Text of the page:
Altstadt von Hasankeyf in der Türkei unter den 14 gefährdetsten Kulturdenkmälern Europas

Der durch den Bau des Ilisu Staudammes vor Überschwemmung bedrohte, historische Teil der türkischen Stadt Hasankeyf, zählt laut der Organisation Europa Nostra zu den am meist gefährdetsten Kulturdenkmälern Europas.

Im Juni 2015 hatten Verletzungen einiger Arbeiter beim Bau des Ilisu-Dammes zu Protesten und Streiks geführt, die die Bauarbeiten für 5 Monate lahmlegten. Ende November 2015 wurden die Bauarbeiten wieder aufgenommen.

Eines der prägnantesten Denkmäler Hasankeyfs, die Zeynel Bey Tomb, soll umgesiedelt werden um sie vor der Überschwemmung durch die Inbetriebnahme des Staudammes zu schützen. Der Rest der historischen Stadt bleibt weiterhin bedroht.

Europa Nostra schreibt in einer Presseaussendung vom 10.12.2015:

Ancient city of Hasankeyf in Turkey among
the 14 most endangered heritage sites in Europe

10.12.2015

The Hague / Luxembourg, 10 December 2015 - Europa Nostra, the leading
European heritage organisation, and the European Investment Bank
Institute announce today the 14 monuments and sites shortlisted for ‘The
7 Most Endangered’ programme 2016 by an international panel of experts
in various fields. These endangered landmarks from 14 European countries
are: Archaeological site of Ererouyk and village of Ani Pemza, Armenia;
Palace of Justice in Brussels, Belgium; Patarei Sea Fortress in Tallinn,
Estonia; Helsinki-Malmi Airport, Finland; Colbert Swing Bridge in
Dieppe, France; Castle in Divitz, Germany; Kampos of Chios, Greece;
Venice Lagoon, Italy; Castle Rijswijk, the Netherlands; Y-block in Oslo,
Norway; Valflores Palace and Estate, near Lisbon, Portugal; Convent of
St. Anthony of Padua, Extremadura, Spain; Ancient city of Hasankeyf and
its surroundings, Turkey; and Mavisbank House, near Edinburgh, the
United Kingdom. Some of these sites are in danger due to neglect or
inadequate planning/development, others due to lack of resources or
expertise. The final list of 7 sites will be unveiled at a public event
in Venice on 16 March.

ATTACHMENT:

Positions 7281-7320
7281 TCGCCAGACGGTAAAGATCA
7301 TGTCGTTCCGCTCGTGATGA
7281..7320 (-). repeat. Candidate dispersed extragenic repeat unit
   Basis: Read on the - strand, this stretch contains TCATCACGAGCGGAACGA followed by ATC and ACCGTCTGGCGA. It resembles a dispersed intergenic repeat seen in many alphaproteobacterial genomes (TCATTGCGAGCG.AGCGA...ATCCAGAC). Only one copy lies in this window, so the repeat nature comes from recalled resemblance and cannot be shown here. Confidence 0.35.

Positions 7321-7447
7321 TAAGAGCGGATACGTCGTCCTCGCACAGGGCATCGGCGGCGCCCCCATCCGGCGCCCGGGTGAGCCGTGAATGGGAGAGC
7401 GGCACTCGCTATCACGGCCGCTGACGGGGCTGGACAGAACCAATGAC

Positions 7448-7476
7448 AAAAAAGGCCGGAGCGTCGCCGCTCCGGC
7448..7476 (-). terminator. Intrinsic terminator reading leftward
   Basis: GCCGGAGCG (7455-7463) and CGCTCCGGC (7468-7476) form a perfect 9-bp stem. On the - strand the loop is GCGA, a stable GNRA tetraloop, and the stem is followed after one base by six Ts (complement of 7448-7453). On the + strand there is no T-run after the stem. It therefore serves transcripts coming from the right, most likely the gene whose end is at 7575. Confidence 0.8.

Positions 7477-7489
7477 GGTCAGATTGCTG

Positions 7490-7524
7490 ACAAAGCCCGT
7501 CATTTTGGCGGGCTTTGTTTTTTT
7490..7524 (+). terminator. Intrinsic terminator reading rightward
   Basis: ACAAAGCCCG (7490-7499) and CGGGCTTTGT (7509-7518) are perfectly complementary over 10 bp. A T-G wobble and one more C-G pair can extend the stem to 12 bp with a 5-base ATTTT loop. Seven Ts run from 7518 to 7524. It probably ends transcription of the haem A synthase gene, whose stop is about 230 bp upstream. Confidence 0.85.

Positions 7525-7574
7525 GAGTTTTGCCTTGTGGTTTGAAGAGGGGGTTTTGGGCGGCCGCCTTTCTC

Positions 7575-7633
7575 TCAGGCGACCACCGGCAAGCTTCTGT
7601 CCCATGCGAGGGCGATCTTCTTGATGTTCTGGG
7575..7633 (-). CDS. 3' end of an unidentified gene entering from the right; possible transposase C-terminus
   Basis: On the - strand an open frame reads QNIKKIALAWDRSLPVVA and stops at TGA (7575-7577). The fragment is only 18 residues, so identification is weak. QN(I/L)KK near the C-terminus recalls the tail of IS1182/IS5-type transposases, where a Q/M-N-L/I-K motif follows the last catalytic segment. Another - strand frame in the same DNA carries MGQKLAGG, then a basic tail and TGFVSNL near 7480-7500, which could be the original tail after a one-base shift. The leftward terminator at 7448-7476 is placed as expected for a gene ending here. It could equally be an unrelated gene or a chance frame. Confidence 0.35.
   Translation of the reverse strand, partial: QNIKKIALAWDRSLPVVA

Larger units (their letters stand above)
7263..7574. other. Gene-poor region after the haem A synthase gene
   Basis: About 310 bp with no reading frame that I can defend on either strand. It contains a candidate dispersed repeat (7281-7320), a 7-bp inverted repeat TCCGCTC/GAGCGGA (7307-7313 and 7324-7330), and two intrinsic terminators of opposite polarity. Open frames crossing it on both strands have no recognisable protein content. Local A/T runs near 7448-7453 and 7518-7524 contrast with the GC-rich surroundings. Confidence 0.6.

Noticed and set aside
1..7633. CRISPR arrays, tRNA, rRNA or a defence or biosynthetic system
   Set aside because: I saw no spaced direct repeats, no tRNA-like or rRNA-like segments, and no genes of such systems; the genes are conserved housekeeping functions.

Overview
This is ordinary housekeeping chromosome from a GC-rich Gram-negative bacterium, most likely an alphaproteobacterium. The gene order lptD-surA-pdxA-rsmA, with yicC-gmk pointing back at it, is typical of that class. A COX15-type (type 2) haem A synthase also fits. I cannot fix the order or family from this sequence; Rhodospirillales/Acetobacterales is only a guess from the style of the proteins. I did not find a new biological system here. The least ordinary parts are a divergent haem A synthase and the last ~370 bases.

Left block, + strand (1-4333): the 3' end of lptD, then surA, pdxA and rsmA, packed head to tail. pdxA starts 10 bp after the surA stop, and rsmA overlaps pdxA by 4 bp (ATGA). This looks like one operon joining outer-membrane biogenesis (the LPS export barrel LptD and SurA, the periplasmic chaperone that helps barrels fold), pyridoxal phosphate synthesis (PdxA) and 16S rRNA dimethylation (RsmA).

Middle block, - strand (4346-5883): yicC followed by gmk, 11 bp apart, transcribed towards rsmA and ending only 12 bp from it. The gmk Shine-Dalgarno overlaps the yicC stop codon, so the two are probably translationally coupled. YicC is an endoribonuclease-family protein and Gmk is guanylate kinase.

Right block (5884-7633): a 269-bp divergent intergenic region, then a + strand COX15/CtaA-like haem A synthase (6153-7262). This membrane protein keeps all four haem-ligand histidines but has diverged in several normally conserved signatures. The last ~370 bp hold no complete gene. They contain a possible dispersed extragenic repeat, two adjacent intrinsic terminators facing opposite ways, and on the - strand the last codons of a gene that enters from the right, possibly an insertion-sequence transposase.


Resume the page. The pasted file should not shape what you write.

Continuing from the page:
The 14 shortlisted monuments and sites were selected taking into account
their outstanding heritage and cultural values as well as the grave
danger that they are facing. The commitment of various public and
private stakeholders and the engagement of the local communities to
rescuing those sites were also considered essential. Another important
criterion was the potential of these sites to serve as a resource and a
driver of sustainable development for the wider region in which they are
located.

Nominations for ‘The 7 Most Endangered’ programme 2016 were submitted by
civil society or public bodies which form part of Europa Nostra’s vast
network of member and associate organisations from all over Europe.
Fourteen sites were shortlisted by a panel of experts in History,
Archaeology, Architecture, Conservation, Project Analysis and Finance.
The final list of 7 sites will be selected by the Board of Europa
Nostra. ‘The 7 Most Endangered’ programme was launched in January 2013
by Europa Nostra with the European Investment Bank Institute as founding
partner and the Council of Europe Development Bank as associated partner.

Ancient city of Hasankeyf and its surroundings, TURKEY
The 12,000-year-old settlement of Hasankeyf is located on the banks of
the Tigris River in south-eastern Turkey. From Neolithic caves to Roman
ruins and Medieval monuments, Hasankeyf is a living museum of epic
proportions. Despite its exceptionally rich multicultural history and
heritage, 80% of Hasankeyf will be flooded if the Ilısu hydroelectric
dam project is implemented as planned. There is no internationally
recognised scheme for the relocation and preservation of the monuments.
The most urgent actions required are to alter the Ilısu Dam project and
to formulate an independent strategic plan that balances conservation
and sustainable development. Hasankeyf was nominated for ‘The 7 Most
Endangered’ 2016 by the Cultural Awareness Foundation whose campaign is
supported by a range of national and international bodies.

The goal of the campaign is to contribute to a dialogue about heritage
conservation by outlining a model for balancing conservation and
development. This model is to be based on case study examining the
example of Hasankeyf. This study presents an opportunity to share
knowledge and build consensus concerning heritage conservation and
economic growth.

If Hasankeyf is designated as one of Europe’s 7 Most Endangered sites,
heritage and financial experts from Europa Nostra and the European
Investment Bank Institute, working in close cooperation public and
private stakeholders representing local and national interests, will
assess the site and, taking into consideration the investments that have
already been made in the area’s development, help formulate a feasible
action plan for conserving Hasankeyf and its invaluable universal heritage.

Both in its geography and its philosophy, Hasankeyf sits in the heart of
a region, a world, struggling to find its way forward. It is important,
especially today, to remember that Hasankeyf is a kernel of peace.
Visitors feel a sense of calm and tranquility as soon as they arrive,
and locals are proud of the fact that their town has avoided the
violence that has plagued the region for decades.

It is hoped that this report will contribute to an ongoing discussion of
theories and methods of heritage conservation among leading
conservationists, government decision-makers, and other stakeholders in
Turkey.